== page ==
The first help to prayer is our only Mediator and Advocate, Jesus Christ, the Son of God, 1 John 2:2. He is pleading our cause before God, when we are hardly able to express what we want; who is therefore called the Word of the Father, because God, by him, has discovered his will to us; as he is also called 'the Mediator, ' because he solicits our cause before God. When Moses complained that he was of slow speech, and a slow tongue, that so he might avoid carrying the commanded message to Pharaoh, God tells him, 'Aaron thy brother can speak well, he shall be to thee instead of a mouth.' Se we also, when we shall pray, are dull, and slow of speech, and therefore must fly to Christ, our heavenly Aaron, who is to us instead of a mouth. Therefore Christ commands us to pray in his name, who is our eternal High-priest, 'having an everlasting priesthood, ' (Heb. 7:24, ) 'interceding for us, ' (Rom. 8:34, ) 'in whom we have boldness, ' and access with confidence by the faith of him, ' Eph. 3:12.
Christ is God (Rom. 9:5). Jesus is Lord (Rom. 10:9, 12-13; 14:5-9; 2 Cor. 4:5; 12:8-10; Phil. 2:9-11 [expressly after the Resurrection]; Col. 2:6; 1 Tim. 6:3; Titus 2:13 [where he is called God and Savior]; Heb. 1:3-14). Christ is the image of God (2 Cor. 4:4; Col. 1:15), in the form of God (Phil. 2:5). The fullness of God dwells in him (Col. 1:19; 2:9). He is in God (Col. 3:3). God and Christ are often coupled together (2 Cor. 10:4-6; Col. 2:2; 1 Tim. 5:21; 2 Tim. 4:1; Heb. 13:20), as is the Lord Jesus Christ with our God and Father (Rom. 15:5-7, 8; 1 Cor. 8:6;2 2 Cor. 1:3; 11:31; Eph. 1:3; Col. 1:3; 1 Thess. 3:11, 13; 5:23; 2 Thess. 1:5-10; 2:16; 3:5).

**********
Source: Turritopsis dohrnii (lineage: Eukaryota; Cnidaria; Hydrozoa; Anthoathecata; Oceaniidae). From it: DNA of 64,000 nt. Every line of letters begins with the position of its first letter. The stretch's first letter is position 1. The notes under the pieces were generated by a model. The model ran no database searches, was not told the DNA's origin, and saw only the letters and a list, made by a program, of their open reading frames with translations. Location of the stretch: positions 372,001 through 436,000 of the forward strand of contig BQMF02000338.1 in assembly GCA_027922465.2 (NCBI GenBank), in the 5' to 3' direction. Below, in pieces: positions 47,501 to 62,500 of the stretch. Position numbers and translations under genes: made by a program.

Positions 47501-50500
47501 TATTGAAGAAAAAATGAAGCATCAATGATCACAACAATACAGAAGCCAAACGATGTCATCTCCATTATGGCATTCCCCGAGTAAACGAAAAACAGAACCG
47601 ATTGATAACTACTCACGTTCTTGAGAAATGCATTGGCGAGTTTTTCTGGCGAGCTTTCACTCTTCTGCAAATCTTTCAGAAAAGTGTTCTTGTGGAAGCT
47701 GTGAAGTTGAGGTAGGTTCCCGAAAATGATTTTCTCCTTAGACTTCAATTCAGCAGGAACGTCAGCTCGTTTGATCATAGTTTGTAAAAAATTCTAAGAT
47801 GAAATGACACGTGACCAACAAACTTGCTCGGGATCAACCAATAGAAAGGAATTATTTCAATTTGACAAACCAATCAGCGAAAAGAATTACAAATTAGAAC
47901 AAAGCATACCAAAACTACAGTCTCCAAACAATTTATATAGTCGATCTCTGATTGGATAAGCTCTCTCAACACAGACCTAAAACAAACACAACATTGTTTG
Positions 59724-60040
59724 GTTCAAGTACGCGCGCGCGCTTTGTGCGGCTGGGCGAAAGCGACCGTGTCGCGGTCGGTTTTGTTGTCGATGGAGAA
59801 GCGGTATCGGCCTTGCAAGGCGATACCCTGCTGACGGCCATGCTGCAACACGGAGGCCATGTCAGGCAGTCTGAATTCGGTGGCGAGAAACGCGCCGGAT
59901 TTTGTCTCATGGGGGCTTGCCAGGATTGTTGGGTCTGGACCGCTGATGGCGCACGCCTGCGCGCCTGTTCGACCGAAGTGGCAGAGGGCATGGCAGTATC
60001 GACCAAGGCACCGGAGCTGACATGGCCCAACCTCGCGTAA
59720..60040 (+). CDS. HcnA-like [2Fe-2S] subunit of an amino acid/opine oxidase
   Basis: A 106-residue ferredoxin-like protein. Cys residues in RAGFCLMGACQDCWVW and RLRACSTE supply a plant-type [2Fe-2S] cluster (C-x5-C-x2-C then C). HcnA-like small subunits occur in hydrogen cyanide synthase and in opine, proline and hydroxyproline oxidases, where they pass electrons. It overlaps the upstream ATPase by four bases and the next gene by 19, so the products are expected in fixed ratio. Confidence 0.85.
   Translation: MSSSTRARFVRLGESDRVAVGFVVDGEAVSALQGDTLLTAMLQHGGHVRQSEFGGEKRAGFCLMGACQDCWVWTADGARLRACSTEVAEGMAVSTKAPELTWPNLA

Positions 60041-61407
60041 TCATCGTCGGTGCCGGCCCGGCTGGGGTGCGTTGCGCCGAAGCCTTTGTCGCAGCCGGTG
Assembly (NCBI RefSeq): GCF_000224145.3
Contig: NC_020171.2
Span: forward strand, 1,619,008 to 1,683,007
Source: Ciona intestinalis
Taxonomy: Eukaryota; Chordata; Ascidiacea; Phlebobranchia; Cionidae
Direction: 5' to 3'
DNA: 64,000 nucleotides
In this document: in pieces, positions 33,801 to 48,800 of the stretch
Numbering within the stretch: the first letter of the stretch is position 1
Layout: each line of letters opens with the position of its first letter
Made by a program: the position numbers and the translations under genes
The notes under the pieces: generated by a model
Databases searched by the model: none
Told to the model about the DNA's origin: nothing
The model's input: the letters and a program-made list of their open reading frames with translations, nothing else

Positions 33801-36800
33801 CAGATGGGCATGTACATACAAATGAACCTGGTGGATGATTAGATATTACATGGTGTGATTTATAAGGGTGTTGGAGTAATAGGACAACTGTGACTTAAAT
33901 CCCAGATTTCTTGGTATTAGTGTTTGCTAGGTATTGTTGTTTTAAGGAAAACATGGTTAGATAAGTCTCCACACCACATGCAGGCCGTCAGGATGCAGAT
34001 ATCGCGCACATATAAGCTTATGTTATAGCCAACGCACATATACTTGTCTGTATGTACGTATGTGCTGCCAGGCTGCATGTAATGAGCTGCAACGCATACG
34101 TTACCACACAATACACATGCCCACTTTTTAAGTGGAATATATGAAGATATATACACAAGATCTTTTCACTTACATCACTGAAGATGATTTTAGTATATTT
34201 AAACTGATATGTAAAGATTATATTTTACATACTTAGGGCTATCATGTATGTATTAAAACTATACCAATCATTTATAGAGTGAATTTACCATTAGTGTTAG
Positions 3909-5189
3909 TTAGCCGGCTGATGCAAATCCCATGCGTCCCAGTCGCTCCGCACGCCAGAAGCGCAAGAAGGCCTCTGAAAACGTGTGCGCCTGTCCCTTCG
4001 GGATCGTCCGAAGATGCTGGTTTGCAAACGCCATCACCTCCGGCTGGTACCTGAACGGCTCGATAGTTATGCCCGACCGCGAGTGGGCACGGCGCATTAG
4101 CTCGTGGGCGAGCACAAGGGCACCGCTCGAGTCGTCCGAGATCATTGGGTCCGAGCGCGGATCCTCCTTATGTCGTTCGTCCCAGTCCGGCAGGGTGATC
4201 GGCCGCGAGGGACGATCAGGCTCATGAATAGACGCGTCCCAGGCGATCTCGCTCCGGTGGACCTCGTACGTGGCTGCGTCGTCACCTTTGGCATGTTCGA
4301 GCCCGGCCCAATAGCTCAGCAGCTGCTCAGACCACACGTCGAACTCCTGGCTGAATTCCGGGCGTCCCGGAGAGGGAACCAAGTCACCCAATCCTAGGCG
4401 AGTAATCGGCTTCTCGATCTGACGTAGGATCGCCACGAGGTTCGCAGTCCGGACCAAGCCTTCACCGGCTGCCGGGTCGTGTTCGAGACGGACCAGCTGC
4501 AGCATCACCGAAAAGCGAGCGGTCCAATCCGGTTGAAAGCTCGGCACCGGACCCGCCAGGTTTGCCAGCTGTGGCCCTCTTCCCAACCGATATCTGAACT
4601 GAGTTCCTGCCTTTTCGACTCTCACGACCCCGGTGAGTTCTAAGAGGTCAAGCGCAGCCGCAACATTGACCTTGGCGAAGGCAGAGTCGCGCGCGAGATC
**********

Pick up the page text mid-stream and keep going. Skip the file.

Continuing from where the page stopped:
The husband is the head of the wife just in so far as he is to her what Christ is to the Church - read on - and give his life for her (Eph. V, 25). This headship, then, is most fully embodied not in the husband we should all wish to be but in him whose marriage is most like a crucifixion; whose wife receives most and gives least, is most unworthy of him, is - in her own mere nature - least lovable. For the Church has not beauty but what the Bride-groom gives her; he does not find, but makes her, lovely. The chrism of this terrible coronation is to be seen not in the joys of any man's marriage but in its sorrows, in the sickness and sufferings of a good wife or the faults of a bad one, in his unwearying (never paraded) care or his inexhaustible forgiveness: forgiveness, not acquiescence. As Christ sees in the flawed, proud, fanatical or lukewarm Church on earth that Bride who will one day be without spot or wrinkle, and labours to produce the latter, so the husband whose headship is Christ-like (and he is allowed no other sort) never despairs. He is a King Cophetua who after twenty years still hopes that the beggar-girl will one day learn to speak the truth and wash behind her ears.